This issue is part of a series of periodic reports from the National Health Law Program's Washington office, reporting briefly on recent and forthcoming developments in federal policy of interest to NHeLP advocates and friends. We always appreciate your feedback and comments. Please send them to Deborah Reid at email@example.com. For updates and information on NHeLP publications, go to http://www.healthlaw.org.
In this issue:
Bill of Interest
- Promoting American Jobs and Closing Tax Loopholes Act
- Draft Strategic Framework on Multiple Chronic Conditions
BILL OF INTEREST
Promoting American Jobs and Closing Tax Loopholes Act
Before its Memorial Day recess, Congress was attempting to pass a tax extenders bill, H.R. 4213 (now known as the Promoting American Jobs and Closing Tax Loopholes Act). Timing was critical because a number of programs had expired, and funding would not continue without the extensions. The bill originally included extending increased federal Medicaid funds for the states and COBRA subsidies. Many states have relied on the continuation of enhanced federal Medicaid funding levels when planning for their state budgets, many of which begin on July 1. Unfortunately, Congress did not finish action before its recess.
On May 7, 216 House Democrats and three House Republicans wrote a letter to House Speaker Nancy Pelosi (D-Calif.) and Minority Leader John Boehner (R-Ohio), expressing their support for an extension of the enhanced federal medical assistance percentages (FMAP) to provide critical fiscal support to states.
Among other provisions, the original version of H.R. 4213 included:
- an extension of the enhanced FMAP to states through June 30, 2011 (currently scheduled to expire on December 31, 2010);
- an extension of eligibility for COBRA subsidies for individuals terminated from employment on or before November 30, 2010;
- an increase in Medicare physician payments for 2012 and 2013, and elimination of scheduled 2010 rate cuts; and
- maintenance of the 2009 federal poverty levels (FPL) throughout 2010 to avoid a reduction in FPLs, which would have reduced eligibility to programs that use the FPLs to determine income eligibility (such as Medicaid and food stamps).
Possible Action: Those wishing to do so could contact their Representatives and Senators in their local districts while they are on Memorial Day recess, to urge their support of extended FMAP and eligibility for COBRA benefits when Congress returns in June.
Draft HHS Strategic Framework on Multiple Chronic Conditions -- Comments Due by June 18
The HHS Office of Public Health and Science is soliciting public comment on the draft "HHS Strategic Framework on Multiple Chronic Conditions." The draft framework's objective is to improve coordination between internal and external HHS health stakeholders to enhance the health and quality of life of individuals with simultaneous chronic health conditions. For individuals experiencing numerous health disparities, careful management of their existing health conditions according to recognized standards of care is particularly essential to improving health status.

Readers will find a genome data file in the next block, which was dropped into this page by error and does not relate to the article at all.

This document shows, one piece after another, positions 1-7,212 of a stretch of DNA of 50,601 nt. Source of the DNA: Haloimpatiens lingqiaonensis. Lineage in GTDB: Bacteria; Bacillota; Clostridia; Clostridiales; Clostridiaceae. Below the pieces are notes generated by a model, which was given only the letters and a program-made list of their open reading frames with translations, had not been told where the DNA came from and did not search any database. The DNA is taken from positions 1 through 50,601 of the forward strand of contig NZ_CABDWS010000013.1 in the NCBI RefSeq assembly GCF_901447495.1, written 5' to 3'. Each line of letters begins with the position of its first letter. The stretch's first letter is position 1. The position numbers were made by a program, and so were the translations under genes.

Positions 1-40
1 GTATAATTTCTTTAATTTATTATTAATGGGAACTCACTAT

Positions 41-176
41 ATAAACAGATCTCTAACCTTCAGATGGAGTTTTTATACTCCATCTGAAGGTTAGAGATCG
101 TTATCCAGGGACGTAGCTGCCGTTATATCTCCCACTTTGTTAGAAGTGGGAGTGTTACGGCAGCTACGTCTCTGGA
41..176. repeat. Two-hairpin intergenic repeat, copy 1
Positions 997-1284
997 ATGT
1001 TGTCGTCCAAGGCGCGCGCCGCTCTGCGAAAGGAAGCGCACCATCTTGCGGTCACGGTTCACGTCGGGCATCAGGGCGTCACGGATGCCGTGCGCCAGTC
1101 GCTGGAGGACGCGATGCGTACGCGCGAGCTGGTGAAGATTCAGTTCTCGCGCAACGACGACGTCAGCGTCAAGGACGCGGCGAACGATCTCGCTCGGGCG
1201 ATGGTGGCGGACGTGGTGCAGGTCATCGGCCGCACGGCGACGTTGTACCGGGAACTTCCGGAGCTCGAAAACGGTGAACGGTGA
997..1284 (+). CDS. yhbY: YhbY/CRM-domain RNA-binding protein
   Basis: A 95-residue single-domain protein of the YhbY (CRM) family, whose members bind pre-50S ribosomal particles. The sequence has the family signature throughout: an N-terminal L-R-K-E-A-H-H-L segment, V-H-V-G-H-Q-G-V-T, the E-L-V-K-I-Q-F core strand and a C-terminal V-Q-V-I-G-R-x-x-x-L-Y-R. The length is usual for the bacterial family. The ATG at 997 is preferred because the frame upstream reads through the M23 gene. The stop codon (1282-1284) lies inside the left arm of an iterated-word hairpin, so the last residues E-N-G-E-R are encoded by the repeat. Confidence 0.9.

Click here for the draft framework. For details on how to submit comments, click here. Comments are due no later than June 18.
On May 10, President Obama nominated Elena Kagan to succeed Justice John Paul Stevens on the Supreme Court. Currently, Kagan is the U.S. Solicitor General. Among other positions, she was formerly Dean of Harvard Law School and Associate Counsel to the Senate Judiciary Committee. Confirmation hearings on the nominee are expected to begin on June 28.
On May 13, the Senate Judiciary Committee approved the nomination of Goodwin Liu as a federal circuit judge to the U.S. Court of Appeals for the 9th Circuit by a vote of 12-7 along party lines. Liu's nomination will be sent to the full Senate for a floor vote. He is a nationally recognized expert on constitutional and education law, as well as a Rhodes Scholar and a former Supreme Court Clerk.
NHeLP, Health Care Refusals: Undermining Quality Care for Women investigates whether and to what extent the growing refusal to provide treatment for ideological or religious reasons conflicts with professionally developed, accepted medical standards of care. The report also analyzes the potential health consequences to women. This analysis provides a new framework for evaluating refusal clauses and denials of care, hospital mergers, and other transactions when they contradict accepted and expected medical practice, which ultimately put women's health and safety at risk. For a copy of the report, click here.
NHeLP, How Can States Get Medicaid and CHIP for Language Services (2009 Update). This brief explains the option states have to pay for language services in Medicaid and CHIP. Click here for the complete report.
HHS, Office of Consumer Information and Insurance Oversight, provides a link to some of the proposed health reform regulations and requests for comments. For additional information, click here.